Welcome to your complete guide to metronidazole for dogs.
When your pet is ill, you only want what is best so proper treatment is provided and your companion can get back to his old self again.
Like humans, there are so many different medications that may be prescribed to your dog by a veterinarian.
Metronidazole for dogs is one such medicine.
As a conscientious and caring dog owner, you want to know what this medicine is, whether it is safe for your canine, and what kind of dosage is recommended.
Of course, as with any treatment or medicine, there may be side effects and risk factors, too.
If you want to know about these things or if you are just trying to find out about metronidazole for diarrhea in dogs, then keep reading as we explore some of these concerns.
Metronidazole Flagyl For Dogs
Metronidazole for dogs is an antibiotic medication that is often called by its brand name Flagyl.
The medicine is one of only a few medicines available that is able to treat both bacterial and parasitic infections.
According to studies, this is due to the way that some bacteria and parasites live in environments without oxygen.
Parasites and microorganisms are classified as anaerobes if they live in oxygen-free environments.
Anaerobes have certain characteristics, whether they are bacteria or parasites, and metronidazole destroys the microbes with these characteristics.
The drug basically keeps the microorganism from multiplying by disrupting its DNA.
What Is Metronidazole?
According to the metronidazole information sheet, the medication was first approved by the FDA in the 1960s for humans.
This means it was not specifically created for dogs.
While this is true, the same can be said for virtually all of the antibiotic medications used to treat canines.
Since canines are affected by a lot of the same microorganisms and parasites that cause illness in humans, it makes sense that the same medications are used.
So, while metronidazole may not have been designed especially for dogs, it is effective, safe, and used often by veterinarians.
What Does Dog Antibiotic Metronidazole Treat?
Metronidazole for dogs is used to treat a variety of canine ailments.
Some of the infections treated are quite different from one another, so do not be surprised if your dog is prescribed this medicine numerous times for seemingly unconnected illnesses.
Metronidazole use in dogs is most commonly associated with gastrointestinal illnesses.
For example, Clostridium perfringens can cause severe gastrointestinal infections that lead to bleeding within the intestinal tract.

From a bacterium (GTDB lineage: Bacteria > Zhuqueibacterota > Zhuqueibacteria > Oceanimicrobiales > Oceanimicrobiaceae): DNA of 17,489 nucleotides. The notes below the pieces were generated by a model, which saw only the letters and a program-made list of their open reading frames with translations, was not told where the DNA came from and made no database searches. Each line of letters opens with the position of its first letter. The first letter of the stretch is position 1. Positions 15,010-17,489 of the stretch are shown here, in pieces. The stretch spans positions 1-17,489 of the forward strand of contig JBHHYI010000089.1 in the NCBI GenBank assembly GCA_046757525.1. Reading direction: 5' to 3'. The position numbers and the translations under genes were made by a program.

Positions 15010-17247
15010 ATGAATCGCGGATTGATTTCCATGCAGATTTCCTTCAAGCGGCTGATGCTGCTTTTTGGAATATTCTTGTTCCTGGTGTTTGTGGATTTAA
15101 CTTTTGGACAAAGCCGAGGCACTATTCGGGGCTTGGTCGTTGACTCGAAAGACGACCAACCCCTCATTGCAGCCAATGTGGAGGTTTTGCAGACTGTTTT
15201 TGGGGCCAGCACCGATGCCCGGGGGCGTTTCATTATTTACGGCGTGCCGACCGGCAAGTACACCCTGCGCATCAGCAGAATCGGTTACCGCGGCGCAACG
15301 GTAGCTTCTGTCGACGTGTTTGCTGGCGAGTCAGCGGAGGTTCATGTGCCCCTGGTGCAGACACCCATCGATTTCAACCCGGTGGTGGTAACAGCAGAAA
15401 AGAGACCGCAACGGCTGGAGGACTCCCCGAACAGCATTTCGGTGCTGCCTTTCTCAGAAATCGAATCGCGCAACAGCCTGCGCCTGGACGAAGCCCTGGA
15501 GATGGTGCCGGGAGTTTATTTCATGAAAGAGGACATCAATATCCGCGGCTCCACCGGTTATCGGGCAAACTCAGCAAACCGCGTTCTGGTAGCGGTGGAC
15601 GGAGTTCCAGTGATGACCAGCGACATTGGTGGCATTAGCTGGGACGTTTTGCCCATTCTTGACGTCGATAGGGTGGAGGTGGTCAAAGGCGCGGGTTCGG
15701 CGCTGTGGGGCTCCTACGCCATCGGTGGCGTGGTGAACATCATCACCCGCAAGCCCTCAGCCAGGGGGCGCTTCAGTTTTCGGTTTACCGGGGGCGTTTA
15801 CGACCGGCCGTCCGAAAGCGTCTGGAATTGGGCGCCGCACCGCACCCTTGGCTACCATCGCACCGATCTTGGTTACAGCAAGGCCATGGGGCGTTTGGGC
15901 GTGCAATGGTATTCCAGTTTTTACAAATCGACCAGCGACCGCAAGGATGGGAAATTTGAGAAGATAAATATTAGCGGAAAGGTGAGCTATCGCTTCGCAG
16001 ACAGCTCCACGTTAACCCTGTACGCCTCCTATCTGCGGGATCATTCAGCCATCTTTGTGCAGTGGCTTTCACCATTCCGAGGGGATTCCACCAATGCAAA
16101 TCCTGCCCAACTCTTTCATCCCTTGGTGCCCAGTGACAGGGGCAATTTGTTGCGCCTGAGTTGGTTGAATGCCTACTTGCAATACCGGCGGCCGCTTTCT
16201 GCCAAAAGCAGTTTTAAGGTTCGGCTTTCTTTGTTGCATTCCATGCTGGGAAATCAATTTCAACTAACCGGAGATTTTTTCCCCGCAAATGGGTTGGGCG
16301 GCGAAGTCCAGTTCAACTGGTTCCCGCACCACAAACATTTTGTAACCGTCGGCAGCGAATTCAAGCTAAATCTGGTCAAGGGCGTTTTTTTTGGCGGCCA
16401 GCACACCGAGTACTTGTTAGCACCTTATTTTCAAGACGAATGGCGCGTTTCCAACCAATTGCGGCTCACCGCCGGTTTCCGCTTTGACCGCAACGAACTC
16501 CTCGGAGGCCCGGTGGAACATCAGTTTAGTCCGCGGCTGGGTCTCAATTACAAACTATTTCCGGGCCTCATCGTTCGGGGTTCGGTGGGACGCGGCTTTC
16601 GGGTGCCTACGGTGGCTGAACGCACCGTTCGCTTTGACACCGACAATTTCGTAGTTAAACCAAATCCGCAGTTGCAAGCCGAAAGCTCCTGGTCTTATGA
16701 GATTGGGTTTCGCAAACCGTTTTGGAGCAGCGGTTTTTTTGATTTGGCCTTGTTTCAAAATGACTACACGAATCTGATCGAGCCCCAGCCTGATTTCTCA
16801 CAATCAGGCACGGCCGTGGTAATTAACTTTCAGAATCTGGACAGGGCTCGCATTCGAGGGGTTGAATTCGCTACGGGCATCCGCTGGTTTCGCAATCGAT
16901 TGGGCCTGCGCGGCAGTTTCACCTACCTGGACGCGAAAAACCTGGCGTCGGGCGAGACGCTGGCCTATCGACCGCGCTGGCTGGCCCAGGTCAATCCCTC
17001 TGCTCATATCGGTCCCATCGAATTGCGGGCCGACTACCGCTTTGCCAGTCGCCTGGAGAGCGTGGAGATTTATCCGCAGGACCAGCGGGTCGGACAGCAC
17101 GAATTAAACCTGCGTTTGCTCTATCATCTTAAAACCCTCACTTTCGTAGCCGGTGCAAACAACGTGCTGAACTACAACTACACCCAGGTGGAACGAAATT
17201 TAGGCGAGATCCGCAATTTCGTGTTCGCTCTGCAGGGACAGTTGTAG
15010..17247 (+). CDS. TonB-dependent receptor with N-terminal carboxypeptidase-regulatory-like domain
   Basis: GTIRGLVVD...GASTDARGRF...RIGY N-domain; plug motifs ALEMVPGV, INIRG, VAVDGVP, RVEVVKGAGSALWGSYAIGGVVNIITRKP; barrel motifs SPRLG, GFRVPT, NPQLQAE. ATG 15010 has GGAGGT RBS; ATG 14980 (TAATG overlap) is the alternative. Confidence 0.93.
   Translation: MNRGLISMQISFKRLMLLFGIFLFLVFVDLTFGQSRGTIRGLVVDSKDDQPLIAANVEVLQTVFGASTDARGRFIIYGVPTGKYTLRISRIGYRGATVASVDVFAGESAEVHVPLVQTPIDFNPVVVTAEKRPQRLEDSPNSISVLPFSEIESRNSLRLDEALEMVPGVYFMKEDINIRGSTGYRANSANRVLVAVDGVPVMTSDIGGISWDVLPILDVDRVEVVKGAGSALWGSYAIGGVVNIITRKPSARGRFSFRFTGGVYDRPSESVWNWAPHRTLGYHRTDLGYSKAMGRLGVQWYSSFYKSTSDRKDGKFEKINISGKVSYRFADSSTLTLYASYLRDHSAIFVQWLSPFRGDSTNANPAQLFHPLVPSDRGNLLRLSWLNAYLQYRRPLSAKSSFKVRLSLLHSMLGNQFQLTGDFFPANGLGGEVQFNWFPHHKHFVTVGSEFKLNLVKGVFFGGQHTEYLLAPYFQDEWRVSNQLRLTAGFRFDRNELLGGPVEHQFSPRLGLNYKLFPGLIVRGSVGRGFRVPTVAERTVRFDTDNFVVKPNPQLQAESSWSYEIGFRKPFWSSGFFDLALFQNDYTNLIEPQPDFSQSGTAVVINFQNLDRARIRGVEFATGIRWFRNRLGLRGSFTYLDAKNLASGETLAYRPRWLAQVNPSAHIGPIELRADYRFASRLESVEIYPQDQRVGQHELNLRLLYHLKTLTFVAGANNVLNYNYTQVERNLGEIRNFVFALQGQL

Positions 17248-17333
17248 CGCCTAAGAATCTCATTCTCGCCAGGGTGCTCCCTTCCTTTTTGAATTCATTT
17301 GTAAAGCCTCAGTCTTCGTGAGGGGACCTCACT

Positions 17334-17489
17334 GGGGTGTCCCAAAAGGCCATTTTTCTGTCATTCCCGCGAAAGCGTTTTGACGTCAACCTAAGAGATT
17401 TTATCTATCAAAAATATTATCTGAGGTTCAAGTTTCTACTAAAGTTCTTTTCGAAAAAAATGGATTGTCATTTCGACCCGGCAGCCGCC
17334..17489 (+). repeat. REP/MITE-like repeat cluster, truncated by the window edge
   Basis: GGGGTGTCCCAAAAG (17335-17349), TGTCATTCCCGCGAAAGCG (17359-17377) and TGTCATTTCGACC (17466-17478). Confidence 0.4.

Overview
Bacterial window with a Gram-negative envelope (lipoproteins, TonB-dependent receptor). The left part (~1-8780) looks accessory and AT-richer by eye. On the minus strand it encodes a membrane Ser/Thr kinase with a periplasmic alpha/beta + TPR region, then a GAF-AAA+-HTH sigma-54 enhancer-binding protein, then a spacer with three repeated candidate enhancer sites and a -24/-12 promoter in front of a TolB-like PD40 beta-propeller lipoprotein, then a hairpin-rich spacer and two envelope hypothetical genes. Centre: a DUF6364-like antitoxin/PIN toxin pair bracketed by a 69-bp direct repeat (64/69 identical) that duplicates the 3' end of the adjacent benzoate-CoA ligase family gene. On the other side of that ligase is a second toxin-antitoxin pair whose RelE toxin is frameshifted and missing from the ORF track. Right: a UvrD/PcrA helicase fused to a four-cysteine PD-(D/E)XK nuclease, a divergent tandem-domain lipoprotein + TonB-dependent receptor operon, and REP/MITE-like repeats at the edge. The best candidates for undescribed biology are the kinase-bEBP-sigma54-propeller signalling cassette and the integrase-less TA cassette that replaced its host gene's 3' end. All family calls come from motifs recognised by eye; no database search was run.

Clostridium perfringens infections are often associated with food poisoning and can be successfully eliminated with the use of metronidazole.
The use of metronidazole for diarrhea in dogs is associated with other bacteria as well, and your veterinarian will likely take a stool sample to see what kind of microbes are causing the gastrointestinal distress.
Other bacterial infections treated by metronidazole include ones involving abscesses, ear infections, bone infections, meningitis, and periodontal disease.
Depending on the severity of the infection and the type of microbes identified, metronidazole for dogs may be used in conjunction with another type of medicine.
A separate antibiotic may be prescribed or your dog may be given a combination medicine.
Metronidazole Use In Dogs For Parasites
As we mentioned previously, metronidazole for dogs may be used for parasitic infections.
There are several that can be successfully treated using the medication.
Trichomoniasis is one such infection caused by a protozoa. The parasite is transmitted to your canine through infected feces, and usually another infected canine is the culprit.
Like many of the other ailments, trichomoniasis can cause severe diarrhea and bloody stools, and the medicine can stop these symptoms.
Dog diarrhea medicine metronidazole is prescribed when cysts are found in the stool.
These cysts are released from the parasite and are used to positively diagnose the infection.
Giardia is another parasitic infection treated by metronidazole.
Considering Giardia Lamblia
Giardia lamblia is the name of the parasite that causes the illness, and this microbe can infect a canine through feces contaminated water sources.
Unlike some of the other parasites that infect dogs, giardia may not produce any symptoms, but cysts will show up in the feces of an infected animal, so your vet can test for it.
Metronidazole giardia dog treatment is similar to that for trichomoniasis, but giardia is often easier to kill.